Bay Area/ San Francisco/ Crime & Emergencies
Published on February 01, 2021
Two arrests made in fatal Haight-Ashbury attack on private investigator Jack Palladino Photo: Nick Chapman via the Examiner

Private investigator Jack Palladino, who worked on high-profile cases including celebrity and political scandals involving Bill Clinton and Kurt Cobain, among others, has died after suffering from a violent attack and attempted robbery in the Haight-Ashbury.

According to the San Francisco Chronicle, Palladino, who was suffering from a massive head injury on Thursday, was been taken off of life support and was breathing on his own Sunday, but was not expected to survive.

The attack occurred last Thursday when the storied investigator grabbed his new camera and dashed out of his Victorian home on the 1400 block of Page Street to snap photos of suspicious individuals in the neighborhood, when some men in a car pinpointed him and violently attempted — but failed — to steal his camera. During the attack, Palladino was dragged and fell and hit his head on the pavement.

“They gunned him down [with the car] and tried to get the camera, which they failed to do,” his wife and fellow detective Sandra Sutherland told the Chronicle, “because Jack wouldn’t let go.”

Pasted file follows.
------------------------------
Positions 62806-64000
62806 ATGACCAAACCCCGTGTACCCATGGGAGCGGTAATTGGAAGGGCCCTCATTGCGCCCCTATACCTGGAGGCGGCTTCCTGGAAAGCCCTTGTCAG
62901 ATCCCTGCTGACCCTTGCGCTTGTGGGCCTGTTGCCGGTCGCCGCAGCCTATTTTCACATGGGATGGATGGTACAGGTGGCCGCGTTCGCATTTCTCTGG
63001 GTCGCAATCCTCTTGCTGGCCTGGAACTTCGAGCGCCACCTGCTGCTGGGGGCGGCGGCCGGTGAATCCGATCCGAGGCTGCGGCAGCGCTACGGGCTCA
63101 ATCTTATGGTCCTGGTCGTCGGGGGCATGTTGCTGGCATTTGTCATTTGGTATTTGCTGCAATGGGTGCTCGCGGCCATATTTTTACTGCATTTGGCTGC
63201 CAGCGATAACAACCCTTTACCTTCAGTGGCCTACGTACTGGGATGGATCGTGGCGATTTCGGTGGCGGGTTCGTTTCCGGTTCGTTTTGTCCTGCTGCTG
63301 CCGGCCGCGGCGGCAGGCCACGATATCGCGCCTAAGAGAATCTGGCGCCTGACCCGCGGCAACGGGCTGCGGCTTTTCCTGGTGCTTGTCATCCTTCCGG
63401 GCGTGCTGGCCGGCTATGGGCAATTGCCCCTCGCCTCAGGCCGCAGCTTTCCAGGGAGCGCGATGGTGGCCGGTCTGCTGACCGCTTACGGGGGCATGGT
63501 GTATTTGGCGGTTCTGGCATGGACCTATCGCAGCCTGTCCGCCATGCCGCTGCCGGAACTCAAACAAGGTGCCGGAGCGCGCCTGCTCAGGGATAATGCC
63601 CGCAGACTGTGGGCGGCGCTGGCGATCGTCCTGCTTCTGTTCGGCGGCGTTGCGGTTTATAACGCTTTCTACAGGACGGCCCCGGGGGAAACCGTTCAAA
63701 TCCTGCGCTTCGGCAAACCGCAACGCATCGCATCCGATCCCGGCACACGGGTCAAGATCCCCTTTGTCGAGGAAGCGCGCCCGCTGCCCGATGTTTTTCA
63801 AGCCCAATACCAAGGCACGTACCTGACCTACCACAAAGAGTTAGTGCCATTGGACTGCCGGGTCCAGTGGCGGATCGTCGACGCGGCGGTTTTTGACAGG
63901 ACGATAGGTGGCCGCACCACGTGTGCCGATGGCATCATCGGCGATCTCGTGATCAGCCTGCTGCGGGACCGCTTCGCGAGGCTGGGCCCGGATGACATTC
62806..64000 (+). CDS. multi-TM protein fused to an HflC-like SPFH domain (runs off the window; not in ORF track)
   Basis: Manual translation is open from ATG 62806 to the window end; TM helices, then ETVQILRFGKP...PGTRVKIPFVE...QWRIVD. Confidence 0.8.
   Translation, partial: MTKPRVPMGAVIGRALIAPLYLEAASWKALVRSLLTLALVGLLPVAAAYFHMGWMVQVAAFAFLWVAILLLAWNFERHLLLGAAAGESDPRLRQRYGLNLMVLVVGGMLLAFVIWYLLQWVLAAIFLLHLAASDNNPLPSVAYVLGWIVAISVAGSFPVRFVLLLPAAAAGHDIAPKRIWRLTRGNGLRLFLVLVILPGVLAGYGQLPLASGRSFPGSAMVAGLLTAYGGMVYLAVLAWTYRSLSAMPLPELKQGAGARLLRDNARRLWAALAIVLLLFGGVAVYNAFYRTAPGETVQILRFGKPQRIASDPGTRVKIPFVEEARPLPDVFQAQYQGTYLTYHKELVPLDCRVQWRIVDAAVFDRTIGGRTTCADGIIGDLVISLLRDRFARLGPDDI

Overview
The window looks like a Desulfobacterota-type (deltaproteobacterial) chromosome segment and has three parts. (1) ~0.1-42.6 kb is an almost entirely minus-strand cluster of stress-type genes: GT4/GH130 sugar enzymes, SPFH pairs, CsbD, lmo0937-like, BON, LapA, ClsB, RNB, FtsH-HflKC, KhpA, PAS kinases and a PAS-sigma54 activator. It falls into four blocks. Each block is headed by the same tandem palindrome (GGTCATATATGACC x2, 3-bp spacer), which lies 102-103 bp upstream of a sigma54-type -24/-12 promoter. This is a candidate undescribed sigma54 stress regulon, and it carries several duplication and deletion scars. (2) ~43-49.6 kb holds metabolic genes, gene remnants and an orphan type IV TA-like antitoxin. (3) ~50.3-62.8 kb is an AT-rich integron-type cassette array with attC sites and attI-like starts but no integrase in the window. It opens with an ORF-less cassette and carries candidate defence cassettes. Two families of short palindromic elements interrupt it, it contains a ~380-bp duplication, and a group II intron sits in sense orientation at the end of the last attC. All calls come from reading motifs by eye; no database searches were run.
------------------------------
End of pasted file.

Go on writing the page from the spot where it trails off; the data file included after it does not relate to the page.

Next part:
After undergoing surgery to stop the bleeding, Palladino remained critical on Sunday. And as of Monday, KRON4 confirmed Palladino's death. He was 76.

Palladino himself might have helped authorities locate the suspects of the violent attack through photos retrieved from the camera he used during the incident. San Francisco police have identified two suspects in the attack, 24-year-old Lawrence Thomas of Pittsburg and 23-year-old Tyjone Flournoy of San Francisco, who were arrested on several charges including aggravated kidnapping, attempted robbery and assault with a deadly weapon.

Known as a bulldog investigator who sometimes had the unsavory job of quieting journalists and accusers of powerful men (including Harvey Weinstein), Palladino also contributed greatly to writing the history of the mass suicide of People's Temple members at Jonestown in 1978. And he worked on behalf of tobacco industry whistleblower Jeffrey Wigund in the 1990s to uncover an industry smear campaign against him, ultimately helping to win one of the first successful legal fights against Big Tobacco.

This post has been updated with news of Palladino's death.